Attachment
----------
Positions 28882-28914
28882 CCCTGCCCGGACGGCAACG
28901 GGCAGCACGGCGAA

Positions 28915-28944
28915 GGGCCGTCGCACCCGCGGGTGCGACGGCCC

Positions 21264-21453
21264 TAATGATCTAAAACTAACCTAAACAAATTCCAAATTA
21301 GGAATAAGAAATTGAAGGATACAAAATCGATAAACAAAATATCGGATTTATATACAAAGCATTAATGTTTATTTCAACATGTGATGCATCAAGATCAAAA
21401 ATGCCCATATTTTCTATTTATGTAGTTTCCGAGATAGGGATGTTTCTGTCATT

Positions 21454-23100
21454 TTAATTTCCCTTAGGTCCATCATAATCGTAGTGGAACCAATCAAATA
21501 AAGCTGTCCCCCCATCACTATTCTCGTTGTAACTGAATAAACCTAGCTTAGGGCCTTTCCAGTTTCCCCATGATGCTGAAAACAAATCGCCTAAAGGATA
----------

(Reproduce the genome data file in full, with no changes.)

Positions 28882-28914
28882 CCCTGCCCGGACGGCAACG
28901 GGCAGCACGGCGAA

Positions 28915-28944
28915 GGGCCGTCGCACCCGCGGGTGCGACGGCCC

Positions 21264-21453
21264 TAATGATCTAAAACTAACCTAAACAAATTCCAAATTA
21301 GGAATAAGAAATTGAAGGATACAAAATCGATAAACAAAATATCGGATTTATATACAAAGCATTAATGTTTATTTCAACATGTGATGCATCAAGATCAAAA
21401 ATGCCCATATTTTCTATTTATGTAGTTTCCGAGATAGGGATGTTTCTGTCATT

Positions 21454-23100
21454 TTAATTTCCCTTAGGTCCATCATAATCGTAGTGGAACCAATCAAATA
21501 AAGCTGTCCCCCCATCACTATTCTCGTTGTAACTGAATAAACCTAGCTTAGGGCCTTTCCAGTTTCCCCATGATGCTGAAAACAAATCGCCTAAAGGATA